# S-R & PCT

[From Bill Powers (930112.0900)]

Greg Williams (930112) --

... where does a model for tracking which uses C,H, and T as
its variables fit? And where does a model of gravitational
attraction which uses distance and mass (observationally
proportional to weight) fit?

C, H, and T (and D) are the observable variables whose behavior
we must explain, just as position, velocity, and acceleration are
the observable variables which Newton had to explain. The
explanation goes beyond the observable variables, in proposing
entities like mass, or error sensitivity.

Mass, remember, is not an observable variable (weight is not the
same thing as mass), and neither is the universal constant of
gravitation, nor the inverse-square relationship of force
(acceleration for a free body) and distance. A pound of feathers
and a pound of lead do NOT fall at the same rate. The attraction
between nonspherical objects does NOT go as the inverse square of
the distance between their centers. A cannonball does NOT travel
in an ellipse with one focus at the center of the Earth. The
observations deny Newton's laws. Newton replies, "Yes, but the
underlying relationships are as I suppose. If you calculate
viscious friction, and integrate using my universal law over all
the infinitesimal particles of irregular objects, however
imaginary those particles may be, you will see that the laws
predict exactly what we observe."

Suppose we have a simple control system with a loop gain of
1,000,000 and a slowing factor in the output function that is
sufficient for stable operation. In this case, the true steady-
state relationship between C and H is H = 1,000,000 * (C* - C).
This is not, of course, what we observe. We observe that H = -D
and C = C*, as near as we can measure, give or take random noise
and measurement error. If there are variations in C* we will see
C varying in the same way, but H will not vary a million times as
much. H will vary only as much as needed to cancel the effect of
D on (C* - C). We do NOT, in general, see H varying a million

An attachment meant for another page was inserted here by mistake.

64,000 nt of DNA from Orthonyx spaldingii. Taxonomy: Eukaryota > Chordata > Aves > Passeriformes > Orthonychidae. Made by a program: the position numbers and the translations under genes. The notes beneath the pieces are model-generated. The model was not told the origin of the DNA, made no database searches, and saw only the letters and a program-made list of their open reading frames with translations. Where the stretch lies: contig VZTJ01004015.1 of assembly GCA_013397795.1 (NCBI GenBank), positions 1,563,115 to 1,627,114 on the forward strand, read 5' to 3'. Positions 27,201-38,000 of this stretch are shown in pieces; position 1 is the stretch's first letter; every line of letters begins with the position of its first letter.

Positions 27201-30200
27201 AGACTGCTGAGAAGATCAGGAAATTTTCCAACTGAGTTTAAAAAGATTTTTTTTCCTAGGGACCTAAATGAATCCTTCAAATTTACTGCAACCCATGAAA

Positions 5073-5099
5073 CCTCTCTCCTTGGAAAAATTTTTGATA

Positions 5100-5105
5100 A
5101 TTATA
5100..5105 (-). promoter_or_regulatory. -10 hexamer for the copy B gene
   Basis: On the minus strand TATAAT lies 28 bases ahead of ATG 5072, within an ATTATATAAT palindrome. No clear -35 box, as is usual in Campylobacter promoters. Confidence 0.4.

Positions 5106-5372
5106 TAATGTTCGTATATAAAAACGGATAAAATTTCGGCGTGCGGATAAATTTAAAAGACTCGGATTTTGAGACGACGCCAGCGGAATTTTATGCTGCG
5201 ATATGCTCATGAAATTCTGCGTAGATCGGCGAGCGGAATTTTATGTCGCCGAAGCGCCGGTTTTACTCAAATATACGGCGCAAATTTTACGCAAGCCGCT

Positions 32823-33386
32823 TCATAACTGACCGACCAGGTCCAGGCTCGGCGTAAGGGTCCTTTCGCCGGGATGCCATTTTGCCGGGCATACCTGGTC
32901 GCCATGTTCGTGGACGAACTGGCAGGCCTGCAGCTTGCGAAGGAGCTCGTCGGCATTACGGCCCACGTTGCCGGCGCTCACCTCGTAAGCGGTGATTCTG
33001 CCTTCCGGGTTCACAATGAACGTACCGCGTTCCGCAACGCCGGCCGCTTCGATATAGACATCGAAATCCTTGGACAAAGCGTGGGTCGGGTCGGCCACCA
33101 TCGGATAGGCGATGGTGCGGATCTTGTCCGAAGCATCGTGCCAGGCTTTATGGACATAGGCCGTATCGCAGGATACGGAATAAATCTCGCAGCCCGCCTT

times as much as C. Yet a generative model in which the error
sensitivity is one million explains the observations.

Still, I think Skinner's "prematurity" warning still counts for
something...

Skinner was denying the usefulness of models of the interior of
the organism at exactly the same time the principles of control
theory were being developed. He defended his views against
cybernetics and cognitive models as against any other proposals.
He took the deviations of others' views from his own as prima
facie evidence that the other views were wrong: no proof needed.
Skinner's main modes of argument were ridicule and assertion. He
did not test hypotheses. He simply offered positive instances
worded so as to support his position.

Suppose that Skinner had really believed, as he seemed to claim,
that models of the inner working of organisms might some day
provide explanatory principles not present in radical
behaviorism. In that case, all his explanations of behavior in
terms of external events and situations should have been appended
with " ... or some cause working from inside the organism."
Obviously there was no such appendage: it would have made his
bold assertions look foolish. What Skinner believed, as far as I
can see, must have been what many cognitive scientists believe
today: that if you followed all more abstract explanations down
to their fundamental bases, the causes would eventually trace
back to the environment. In other words, Skinner considered that
he was only stating in an approximate way what would some day be
shown to be the only accurate way. This was his lifelong faith.

Actually, from what I've read, they actually claim that they
DON'T WANT TO COME UP WITH AN EXPLANATION -- ONLY